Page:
Extreme CSR takes courage

Executive editor Mary Maddever on the new CSR: the cause social revolution.

In the current post-Occupy era, brands are adopting a movement culture. They’re forming their own cause platforms to directly rally involvement, and some programs even give consumers carte blanche by granting micro-funds to personal projects. This year’s Cause + Action winners have crowd-funding and virtual volunteerism in common.

Welcome to the new CSR: the cause social revolution. As more prominent brands have baked-in CSR at their core (with start-ups and established brands touting LEEDS-style corporate goodness certification), there’s more extreme CSR expectations from consumers.
And the problems they tackle get tougher every year, like carbon footprint reduction, so brands’ role in behaviour change has never been so critical. There’s also been an uptick of new cause adoption, like mental health – previously not the focus of mainstream brands’ mass messaging – and a return to extreme messaging to break through cause clutter.

And therein lies the challenge. Grabbing people’s attention keeps getting more difficult, yet scrutiny has never been so intense. When you take an extreme approach – funny or scary – conviction is required, as you risk alienating some of your audience.

For instance, the Heart and Stroke ads with the split-screen playing out a healthy, happy old age versus a frail, sad one, is intended to shock you into action. Part of a new concerted effort led by former Unilever honcho Geoff Craig (who previously had both Dove’s Real Beauty and Hellman’s Real Food movements under his remit), the goal is to create a healthy living movement by creating an enemy of disease.

Movements – when brands get it right – are a powerful way to effect change. When done brilliantly and with optimism, it can alleviate the need for “extreme” attention-getting tactics, and instead command attention by genuinely moving audiences.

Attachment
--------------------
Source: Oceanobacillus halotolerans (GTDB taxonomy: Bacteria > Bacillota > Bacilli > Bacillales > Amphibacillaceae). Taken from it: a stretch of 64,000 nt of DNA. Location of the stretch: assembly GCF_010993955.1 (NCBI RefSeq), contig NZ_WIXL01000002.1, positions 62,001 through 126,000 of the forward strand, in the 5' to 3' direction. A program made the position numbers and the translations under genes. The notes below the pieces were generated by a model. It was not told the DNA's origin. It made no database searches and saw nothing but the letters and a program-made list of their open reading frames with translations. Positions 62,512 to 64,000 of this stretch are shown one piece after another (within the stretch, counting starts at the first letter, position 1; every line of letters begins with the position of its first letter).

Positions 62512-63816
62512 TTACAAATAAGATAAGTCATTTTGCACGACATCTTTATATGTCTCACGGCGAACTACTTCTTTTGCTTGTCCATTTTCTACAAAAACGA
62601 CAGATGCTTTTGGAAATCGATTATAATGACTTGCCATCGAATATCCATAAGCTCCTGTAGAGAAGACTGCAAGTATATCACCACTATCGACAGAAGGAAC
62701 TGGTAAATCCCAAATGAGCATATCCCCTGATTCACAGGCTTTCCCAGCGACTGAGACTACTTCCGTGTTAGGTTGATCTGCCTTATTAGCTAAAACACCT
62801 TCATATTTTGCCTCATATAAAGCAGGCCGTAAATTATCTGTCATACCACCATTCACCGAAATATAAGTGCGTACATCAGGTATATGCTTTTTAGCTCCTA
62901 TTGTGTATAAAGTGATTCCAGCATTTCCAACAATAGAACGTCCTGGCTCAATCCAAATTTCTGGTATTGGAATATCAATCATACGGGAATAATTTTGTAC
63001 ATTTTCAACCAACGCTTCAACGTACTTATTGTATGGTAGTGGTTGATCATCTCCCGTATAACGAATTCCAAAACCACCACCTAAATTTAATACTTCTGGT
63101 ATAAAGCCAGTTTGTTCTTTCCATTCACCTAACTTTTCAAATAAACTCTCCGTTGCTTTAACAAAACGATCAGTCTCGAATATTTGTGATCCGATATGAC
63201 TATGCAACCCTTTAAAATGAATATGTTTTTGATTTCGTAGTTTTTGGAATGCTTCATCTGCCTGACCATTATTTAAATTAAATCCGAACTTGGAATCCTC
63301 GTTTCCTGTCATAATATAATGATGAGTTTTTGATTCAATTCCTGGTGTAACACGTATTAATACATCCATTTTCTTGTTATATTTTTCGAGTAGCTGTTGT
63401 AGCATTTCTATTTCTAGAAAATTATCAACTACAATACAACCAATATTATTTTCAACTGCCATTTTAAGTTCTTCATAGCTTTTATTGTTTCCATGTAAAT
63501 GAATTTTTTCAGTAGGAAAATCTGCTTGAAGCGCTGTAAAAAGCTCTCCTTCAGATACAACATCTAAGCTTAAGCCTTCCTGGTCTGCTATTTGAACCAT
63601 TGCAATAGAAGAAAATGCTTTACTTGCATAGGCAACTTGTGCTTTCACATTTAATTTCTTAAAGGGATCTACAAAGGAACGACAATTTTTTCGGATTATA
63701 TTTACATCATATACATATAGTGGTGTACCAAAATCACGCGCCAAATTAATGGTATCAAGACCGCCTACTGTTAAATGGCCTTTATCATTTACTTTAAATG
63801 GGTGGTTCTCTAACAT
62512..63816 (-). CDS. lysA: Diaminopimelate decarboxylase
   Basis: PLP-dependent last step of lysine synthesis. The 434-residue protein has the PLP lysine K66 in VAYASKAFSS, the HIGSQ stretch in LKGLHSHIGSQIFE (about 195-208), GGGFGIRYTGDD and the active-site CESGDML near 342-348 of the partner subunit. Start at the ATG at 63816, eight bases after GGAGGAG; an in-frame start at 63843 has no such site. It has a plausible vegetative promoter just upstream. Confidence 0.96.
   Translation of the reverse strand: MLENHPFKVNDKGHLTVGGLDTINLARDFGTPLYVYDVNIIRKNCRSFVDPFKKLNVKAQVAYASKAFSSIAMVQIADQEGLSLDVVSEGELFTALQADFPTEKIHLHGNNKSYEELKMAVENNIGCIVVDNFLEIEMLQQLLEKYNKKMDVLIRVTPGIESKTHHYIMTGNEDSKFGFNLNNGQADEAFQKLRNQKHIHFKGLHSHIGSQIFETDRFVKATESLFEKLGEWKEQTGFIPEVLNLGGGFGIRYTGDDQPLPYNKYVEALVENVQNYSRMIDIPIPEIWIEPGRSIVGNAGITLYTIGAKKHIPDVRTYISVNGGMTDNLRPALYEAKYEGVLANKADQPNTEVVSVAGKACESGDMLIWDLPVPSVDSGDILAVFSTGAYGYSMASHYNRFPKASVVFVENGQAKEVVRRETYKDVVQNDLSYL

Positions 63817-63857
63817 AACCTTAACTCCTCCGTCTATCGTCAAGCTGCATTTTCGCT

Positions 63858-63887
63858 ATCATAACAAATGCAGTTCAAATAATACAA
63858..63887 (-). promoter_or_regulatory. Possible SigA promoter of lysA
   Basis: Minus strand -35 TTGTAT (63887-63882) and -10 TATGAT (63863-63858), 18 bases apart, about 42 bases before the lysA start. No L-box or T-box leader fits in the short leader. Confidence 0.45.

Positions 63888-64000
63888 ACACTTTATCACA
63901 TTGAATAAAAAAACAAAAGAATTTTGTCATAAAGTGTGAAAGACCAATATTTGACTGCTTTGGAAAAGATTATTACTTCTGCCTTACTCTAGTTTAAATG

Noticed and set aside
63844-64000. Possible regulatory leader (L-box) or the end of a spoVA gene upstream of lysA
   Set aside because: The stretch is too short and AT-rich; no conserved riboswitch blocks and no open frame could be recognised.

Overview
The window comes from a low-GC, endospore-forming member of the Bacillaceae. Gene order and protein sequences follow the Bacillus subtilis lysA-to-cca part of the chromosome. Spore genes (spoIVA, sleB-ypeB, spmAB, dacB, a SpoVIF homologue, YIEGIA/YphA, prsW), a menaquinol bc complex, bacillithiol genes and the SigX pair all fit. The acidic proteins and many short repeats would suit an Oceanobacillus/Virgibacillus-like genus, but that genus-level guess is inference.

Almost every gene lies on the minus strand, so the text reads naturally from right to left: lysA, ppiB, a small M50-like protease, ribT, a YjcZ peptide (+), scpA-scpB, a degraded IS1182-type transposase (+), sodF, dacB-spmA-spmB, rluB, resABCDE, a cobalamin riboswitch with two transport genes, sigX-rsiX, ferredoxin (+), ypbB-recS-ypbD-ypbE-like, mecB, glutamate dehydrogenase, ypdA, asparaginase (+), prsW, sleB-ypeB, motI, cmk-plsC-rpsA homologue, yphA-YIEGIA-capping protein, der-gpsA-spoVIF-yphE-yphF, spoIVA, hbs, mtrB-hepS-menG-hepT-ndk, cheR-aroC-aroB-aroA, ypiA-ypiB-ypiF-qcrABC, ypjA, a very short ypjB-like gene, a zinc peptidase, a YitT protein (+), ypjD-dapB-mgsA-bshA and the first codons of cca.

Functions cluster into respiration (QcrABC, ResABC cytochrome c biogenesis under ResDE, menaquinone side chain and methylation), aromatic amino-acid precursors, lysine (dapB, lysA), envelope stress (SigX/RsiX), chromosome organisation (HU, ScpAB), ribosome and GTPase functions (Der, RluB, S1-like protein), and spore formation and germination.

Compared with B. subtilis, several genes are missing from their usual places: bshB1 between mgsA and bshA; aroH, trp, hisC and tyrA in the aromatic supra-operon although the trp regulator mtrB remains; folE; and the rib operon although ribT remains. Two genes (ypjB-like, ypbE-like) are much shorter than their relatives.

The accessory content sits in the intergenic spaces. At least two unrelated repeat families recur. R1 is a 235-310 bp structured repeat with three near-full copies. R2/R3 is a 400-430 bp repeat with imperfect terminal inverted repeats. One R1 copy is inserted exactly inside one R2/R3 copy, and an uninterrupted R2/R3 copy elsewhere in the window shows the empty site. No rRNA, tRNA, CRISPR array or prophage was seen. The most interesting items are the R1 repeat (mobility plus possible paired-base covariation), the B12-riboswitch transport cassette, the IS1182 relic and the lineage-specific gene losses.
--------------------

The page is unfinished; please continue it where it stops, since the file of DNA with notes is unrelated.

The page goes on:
Dove has done that yet again with the “Real Beauty Sketches” campaign. It literally illustrates that self-esteem is a problem for most women, yet they aren’t conscious of how it affects them. Attacking the root of the issue in a committed, ongoing, multi-front way nurtures true movement, and battles symptoms and their side effects (like susceptibility to the cause du jour: bullying) along the way.
And while self-esteem seems like a feel-good issue and less of a minefield for a brand to tackle than some, the bigger the movement, the more scrutiny it faces.

Movements are for the brave. If you have a CSR or cause-related idea that seems safe and easy, it’s likely not going to get buzz – and buzz, bad or good, is what propels cultural impact. Movement-centred content, when created authentically, provides more conversation starters than not sticking your brand’s neck out ever will.

When companies put their weight behind solving a social problem – rather than just a brand problem – social media can not only achieve brand advocates and relevance, it can also help drive change. It doesn’t have to be big, just brave.

And Canada, as this year’s C+A winners attest to, is rather good at it.

Cheers, mm
Mary Maddever, exec editor, strategy, Media in Canada and stimulant